Reading poetry can become a gateway to listening for the soul.  In her poem, Black Oaks, Mary Oliver beautifully describes the inner dialogue between the ambitions of the ego and the longings of the soul.  With her words, she paints a picture of ambition standing over her while she sits under a tree.  Ambition is tapping a foot and urging her to get moving and do something productive.

Her response to ambition’s prodding is:

To tell the truth I don’t want to let go of the wrists
of idleness, I don’t want to sell my life for money,
I don’t even want to come in out of the rain.

When I first read this poem, I had cracked open the book, Devotions, as preparation for my morning meditation.  This stanza of the poem slipped right through the doorway to my soul and I found myself sinking into my morning meditation with the mantra, “to tell the truth…”

What would happen if we were to tell the truth about what we most want to do with our day, rather than keep allowing ambition to nudge us along?  This question intrigued me.  What if I was honest and allowed myself to write a list of all that I don’t want to do as a way of making space to listen for what it is I truly desire.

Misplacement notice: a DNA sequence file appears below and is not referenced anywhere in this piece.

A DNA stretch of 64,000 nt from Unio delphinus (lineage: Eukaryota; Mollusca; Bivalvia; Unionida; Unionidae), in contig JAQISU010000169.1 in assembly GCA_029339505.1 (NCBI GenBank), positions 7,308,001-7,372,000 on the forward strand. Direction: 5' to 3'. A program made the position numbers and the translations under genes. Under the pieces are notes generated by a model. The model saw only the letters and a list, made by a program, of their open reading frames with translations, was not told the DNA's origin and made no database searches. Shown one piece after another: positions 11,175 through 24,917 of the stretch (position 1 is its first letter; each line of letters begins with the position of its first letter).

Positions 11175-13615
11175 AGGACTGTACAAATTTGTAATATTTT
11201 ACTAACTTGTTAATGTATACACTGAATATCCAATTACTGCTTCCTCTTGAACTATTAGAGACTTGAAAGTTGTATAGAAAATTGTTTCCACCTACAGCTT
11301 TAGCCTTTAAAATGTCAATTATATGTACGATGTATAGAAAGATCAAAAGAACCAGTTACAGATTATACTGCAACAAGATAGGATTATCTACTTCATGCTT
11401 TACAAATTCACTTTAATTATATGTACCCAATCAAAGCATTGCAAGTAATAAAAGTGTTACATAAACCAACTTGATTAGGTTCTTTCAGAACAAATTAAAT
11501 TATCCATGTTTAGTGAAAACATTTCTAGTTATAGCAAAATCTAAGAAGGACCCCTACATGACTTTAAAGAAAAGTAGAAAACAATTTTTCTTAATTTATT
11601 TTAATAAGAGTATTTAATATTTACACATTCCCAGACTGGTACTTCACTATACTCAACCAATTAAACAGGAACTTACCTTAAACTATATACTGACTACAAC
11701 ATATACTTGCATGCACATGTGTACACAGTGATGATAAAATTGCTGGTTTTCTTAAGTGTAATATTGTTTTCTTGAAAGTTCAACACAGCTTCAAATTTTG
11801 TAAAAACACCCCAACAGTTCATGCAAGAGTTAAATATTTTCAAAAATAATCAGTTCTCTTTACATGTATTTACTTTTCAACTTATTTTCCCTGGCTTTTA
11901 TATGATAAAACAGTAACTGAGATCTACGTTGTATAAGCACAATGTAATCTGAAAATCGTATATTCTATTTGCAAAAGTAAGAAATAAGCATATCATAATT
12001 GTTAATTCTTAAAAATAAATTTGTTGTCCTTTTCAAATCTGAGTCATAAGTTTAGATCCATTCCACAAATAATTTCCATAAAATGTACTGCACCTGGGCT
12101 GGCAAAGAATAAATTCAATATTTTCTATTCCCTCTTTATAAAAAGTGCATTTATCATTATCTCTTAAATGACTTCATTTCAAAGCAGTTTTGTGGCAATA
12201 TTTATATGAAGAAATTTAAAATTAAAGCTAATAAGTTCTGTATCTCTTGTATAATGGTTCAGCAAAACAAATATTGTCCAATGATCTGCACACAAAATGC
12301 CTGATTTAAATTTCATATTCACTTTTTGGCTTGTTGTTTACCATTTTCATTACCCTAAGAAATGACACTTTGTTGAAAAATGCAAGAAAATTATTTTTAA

I found myself reaching for my journal.  Across the top of the page, I wrote, “To tell the truth, I don’t want to…”  I responded to this prompt until there was nothing else coming to mind.

Under this list, I wrote the words, “I would rather….”  I wrote down whatever thoughts and desires bubbled up onto the page.  I stopped writing when one particular response surprised me and I knew, “there it is, the deeper voice of my soul responding to what it is most longing for right now.”

It seems that some retreat-like, quiet time is what would feed my soul these days.

This activity of listening to myself tell the truth about what I would most like to be doing provided a clue about what I can build into my day or my week that would sustain my innermost self.  I know how to build some quiet moments into my day.  I don’t have to go away for an entire week of retreat.

Sometimes, all the soul needs is some space to be heard.  When we listen for our deeper truths, we can integrate what we need into our daily/weekly rhythm.

I am grateful that the book, Devotions, fell open to this poem.  These few stanzas penned by Mary Oliver have opened a gateway to a new journaling practice that supports listening for the soul.  If you click on the link below, you can download a copy of this journaling practice for yourself.